Are the aims original and innovative? Does the project challenge existing
paradigms or develop new methodologies or technologies?

4.  Investigators: Unless already evaluated elsewhere in this report, assess
whether the project leader is  appropriately trained and well suited to carry out
the proposed work.  Also address the adequacy of their time commitment.

5.  Environment: Does the environment in which the work will be performed
contribute to the probability of success?  Do the proposed experiments take
advantage of the unique features of the scientific environment or employ useful
collaborative arrangements.

6.  When human subjects are involved, the adequacy of plans to include women and
minorities in the study design and the potential of that design to address the
scientific question(s) proposed must be addressed.

Additionally, each project will be evaluated on the basis of its contribution to
the overall goal of the ARCH program.

E.  Research Program Development Core: Faculty Recruitment

1.  Plans to recruit new faculty that have successfully competed for NIH RPG

2.  The commitment of the HBCU to recruit investigators with respect to money,
laboratory and office space, and other support.

As part of the scientific and technical merit evaluation of the research plan,
reviewers will be instructed to address:  Adequacy of plans for including
children as appropriate for the scientific goals of the research, or
justification for exclusion.


The anticipated date of award is July l, 1999.  The following will be considered
in making funding decisions:

o  commitment of the university to establish a research infrastructure that is
sustainable after ARCH support ends.

o  potential of the HBCU investigators to obtain NIH research project grants
(R01s) relevant to the mission of the NIEHS.

o  potential of the ARCH program to make a significant contribution to the NIEHS

o  quality of the Research and Pilot projects scientific merit as determined by
peer review; and

o  availability of funds.


Letter of Intent Receipt Date:         July 17, 1998
Application Receipt Date:              October 27, 1998
Initial Scientific Review:             January 1999
Second Level Review by NAEHS Council:  May 1999
Earliest date for award:               July 1999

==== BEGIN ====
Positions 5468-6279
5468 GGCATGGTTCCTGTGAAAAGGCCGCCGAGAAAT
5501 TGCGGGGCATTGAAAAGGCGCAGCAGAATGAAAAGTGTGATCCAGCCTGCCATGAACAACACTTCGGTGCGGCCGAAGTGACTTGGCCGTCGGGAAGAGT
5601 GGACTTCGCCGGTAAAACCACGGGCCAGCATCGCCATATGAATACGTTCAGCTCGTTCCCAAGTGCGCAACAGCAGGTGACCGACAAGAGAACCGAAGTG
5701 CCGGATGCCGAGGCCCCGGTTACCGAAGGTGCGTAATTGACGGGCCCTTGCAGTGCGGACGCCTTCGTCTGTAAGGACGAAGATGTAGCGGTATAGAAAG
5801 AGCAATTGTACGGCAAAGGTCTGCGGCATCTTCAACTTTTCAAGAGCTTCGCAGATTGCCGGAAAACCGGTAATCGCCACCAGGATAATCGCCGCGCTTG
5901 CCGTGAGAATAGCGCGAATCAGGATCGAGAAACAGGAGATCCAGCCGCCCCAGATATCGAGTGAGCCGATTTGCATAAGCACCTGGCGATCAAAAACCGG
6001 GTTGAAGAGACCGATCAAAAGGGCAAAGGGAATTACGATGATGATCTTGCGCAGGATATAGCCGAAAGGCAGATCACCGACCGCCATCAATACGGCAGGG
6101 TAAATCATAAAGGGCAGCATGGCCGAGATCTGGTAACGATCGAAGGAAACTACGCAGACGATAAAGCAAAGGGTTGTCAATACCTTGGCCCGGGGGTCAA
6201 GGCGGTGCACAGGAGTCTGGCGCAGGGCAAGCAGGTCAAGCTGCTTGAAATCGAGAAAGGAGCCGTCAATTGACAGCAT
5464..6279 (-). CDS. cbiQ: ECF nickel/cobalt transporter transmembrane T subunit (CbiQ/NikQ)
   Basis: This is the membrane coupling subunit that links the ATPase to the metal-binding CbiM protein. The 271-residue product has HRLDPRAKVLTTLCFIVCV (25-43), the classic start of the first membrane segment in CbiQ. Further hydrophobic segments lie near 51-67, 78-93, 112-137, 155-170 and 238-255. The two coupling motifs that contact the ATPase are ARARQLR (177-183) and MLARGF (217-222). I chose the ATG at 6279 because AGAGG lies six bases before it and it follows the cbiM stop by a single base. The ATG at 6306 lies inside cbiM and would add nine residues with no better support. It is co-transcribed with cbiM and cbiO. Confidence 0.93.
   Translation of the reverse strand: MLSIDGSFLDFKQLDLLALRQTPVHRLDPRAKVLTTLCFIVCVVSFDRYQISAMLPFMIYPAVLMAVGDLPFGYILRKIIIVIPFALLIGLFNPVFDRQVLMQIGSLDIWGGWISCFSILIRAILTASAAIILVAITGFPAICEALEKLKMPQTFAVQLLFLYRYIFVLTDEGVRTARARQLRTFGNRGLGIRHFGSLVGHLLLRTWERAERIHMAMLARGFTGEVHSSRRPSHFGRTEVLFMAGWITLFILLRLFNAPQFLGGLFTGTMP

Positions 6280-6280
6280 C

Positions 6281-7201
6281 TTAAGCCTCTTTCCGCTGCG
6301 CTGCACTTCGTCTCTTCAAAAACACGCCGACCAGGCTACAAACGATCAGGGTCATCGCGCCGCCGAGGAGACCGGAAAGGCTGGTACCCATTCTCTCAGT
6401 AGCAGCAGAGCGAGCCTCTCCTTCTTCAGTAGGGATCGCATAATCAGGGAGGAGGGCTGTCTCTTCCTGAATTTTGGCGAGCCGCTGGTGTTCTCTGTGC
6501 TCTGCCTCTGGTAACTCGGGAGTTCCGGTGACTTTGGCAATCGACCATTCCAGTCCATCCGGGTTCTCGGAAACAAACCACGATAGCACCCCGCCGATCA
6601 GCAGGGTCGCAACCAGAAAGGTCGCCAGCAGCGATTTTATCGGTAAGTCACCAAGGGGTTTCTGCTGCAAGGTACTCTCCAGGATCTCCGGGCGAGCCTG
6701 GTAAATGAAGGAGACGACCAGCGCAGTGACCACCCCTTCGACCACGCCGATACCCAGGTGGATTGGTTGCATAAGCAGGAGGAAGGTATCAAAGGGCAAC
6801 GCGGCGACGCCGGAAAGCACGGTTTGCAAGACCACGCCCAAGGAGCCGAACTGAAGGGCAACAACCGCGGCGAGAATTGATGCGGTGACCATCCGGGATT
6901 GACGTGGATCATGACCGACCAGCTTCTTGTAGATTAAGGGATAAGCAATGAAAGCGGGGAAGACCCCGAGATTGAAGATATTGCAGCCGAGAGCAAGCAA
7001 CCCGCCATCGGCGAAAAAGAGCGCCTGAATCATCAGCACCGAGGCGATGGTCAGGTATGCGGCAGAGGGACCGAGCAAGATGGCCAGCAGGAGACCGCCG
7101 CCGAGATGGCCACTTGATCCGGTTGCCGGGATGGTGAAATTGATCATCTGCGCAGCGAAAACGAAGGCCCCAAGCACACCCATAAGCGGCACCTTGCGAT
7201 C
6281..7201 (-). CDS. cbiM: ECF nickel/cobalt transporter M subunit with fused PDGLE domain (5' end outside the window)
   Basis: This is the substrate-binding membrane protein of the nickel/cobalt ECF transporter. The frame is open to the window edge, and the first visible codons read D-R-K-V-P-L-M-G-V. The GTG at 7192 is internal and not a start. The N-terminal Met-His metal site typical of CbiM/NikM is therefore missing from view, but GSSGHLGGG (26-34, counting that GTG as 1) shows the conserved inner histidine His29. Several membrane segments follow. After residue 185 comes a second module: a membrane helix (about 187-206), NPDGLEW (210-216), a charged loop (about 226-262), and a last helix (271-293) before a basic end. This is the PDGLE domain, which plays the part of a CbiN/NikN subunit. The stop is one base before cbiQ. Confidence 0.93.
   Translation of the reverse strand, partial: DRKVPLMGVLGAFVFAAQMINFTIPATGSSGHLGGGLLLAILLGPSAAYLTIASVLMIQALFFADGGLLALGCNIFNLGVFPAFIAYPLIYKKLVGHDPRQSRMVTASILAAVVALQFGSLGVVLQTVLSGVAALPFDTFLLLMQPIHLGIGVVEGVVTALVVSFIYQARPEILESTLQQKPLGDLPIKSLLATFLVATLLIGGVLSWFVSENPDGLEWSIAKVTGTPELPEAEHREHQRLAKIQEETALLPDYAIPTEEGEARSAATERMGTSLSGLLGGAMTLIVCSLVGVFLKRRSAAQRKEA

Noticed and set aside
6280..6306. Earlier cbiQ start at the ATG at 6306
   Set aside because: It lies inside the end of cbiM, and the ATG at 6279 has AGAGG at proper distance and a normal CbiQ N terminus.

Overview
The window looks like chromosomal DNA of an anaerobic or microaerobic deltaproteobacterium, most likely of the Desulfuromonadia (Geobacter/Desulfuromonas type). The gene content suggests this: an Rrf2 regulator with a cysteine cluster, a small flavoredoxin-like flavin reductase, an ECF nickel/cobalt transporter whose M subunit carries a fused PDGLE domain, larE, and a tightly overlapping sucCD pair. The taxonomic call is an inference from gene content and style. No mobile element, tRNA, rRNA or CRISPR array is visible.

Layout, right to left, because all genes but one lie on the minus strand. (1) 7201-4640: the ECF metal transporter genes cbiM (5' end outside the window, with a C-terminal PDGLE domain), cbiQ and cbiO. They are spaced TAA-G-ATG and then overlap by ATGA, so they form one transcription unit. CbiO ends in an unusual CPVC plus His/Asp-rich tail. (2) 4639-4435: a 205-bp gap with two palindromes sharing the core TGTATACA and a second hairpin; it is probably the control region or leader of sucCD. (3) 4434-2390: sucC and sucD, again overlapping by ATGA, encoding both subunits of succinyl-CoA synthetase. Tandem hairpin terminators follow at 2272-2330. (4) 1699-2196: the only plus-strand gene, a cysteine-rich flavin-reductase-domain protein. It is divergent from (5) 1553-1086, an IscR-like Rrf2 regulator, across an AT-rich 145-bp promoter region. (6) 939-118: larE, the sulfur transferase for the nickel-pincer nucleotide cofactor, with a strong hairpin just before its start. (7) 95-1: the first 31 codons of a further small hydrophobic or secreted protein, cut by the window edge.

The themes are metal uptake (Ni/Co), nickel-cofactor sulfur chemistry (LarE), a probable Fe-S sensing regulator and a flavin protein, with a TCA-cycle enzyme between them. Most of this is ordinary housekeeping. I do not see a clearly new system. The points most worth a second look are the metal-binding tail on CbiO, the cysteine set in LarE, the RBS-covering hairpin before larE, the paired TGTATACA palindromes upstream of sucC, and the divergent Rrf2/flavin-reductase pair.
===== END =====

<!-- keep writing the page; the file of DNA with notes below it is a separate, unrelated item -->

Written and telephone inquiries concerning this RFA are encouraged.  The
opportunity to clarify any issues or questions from potential applicants is

Direct inquiries regarding programmatic issues to:

Michael J. Galvin, Ph.D.
Division of Extramural Research and Training
National Institute of Environmental Health Sciences
P.O. Box 12233, EC-23
111 T.W. Alexander Drive, EC-23 (for express/courier service)
Research Triangle Park, NC  27709
Telephone:  (919) 541-7825
FAX:  (919) 541-5064

Direct inquiries regarding fiscal matters to:

Mr. David L. Mineo
Division of Extramural Research and Training
National Institute of Environmental Health Sciences
P.O. Box 12233, EC-22
111 T.W. Alexander DRIVE, EC-22 (for express/courier service)
Research Triangle Park, NC  27709
Telephone:  (919) 541-1373
FAX:  (919) 541-5064


This program is described in the Catalog of Federal Domestic Assistance Nos.
93.113 and 93.115.  Awards are made under authorization of the Public Health
Service Act, Title IV, Part a (Public Law 78-410, as amended by Public Law
99-158, 43 USC 241 and 285) and administered under PHS grants policies and
Federal Regulations 42 CFR 52 and 45 CFR Part 74.  This program is not subject
to the intergovernmental review requirements of Executive Order 12372 or Health
Systems Agency review.

The PHS strongly encourages all grant and contract recipients to provide a
smoke-free workplace and promote the non-use of all tobacco products.  In
addition, Public Law 103-227, the Pro Children Act of 1994, prohibits smoking in
certain facilities (or in some cases, any portion of a facility) in which regular
or routine education, library, day care, health care or early childhood
development services are provided to children.  This is consistent with the PHS
mission to protect and advance the physical and mental health of the American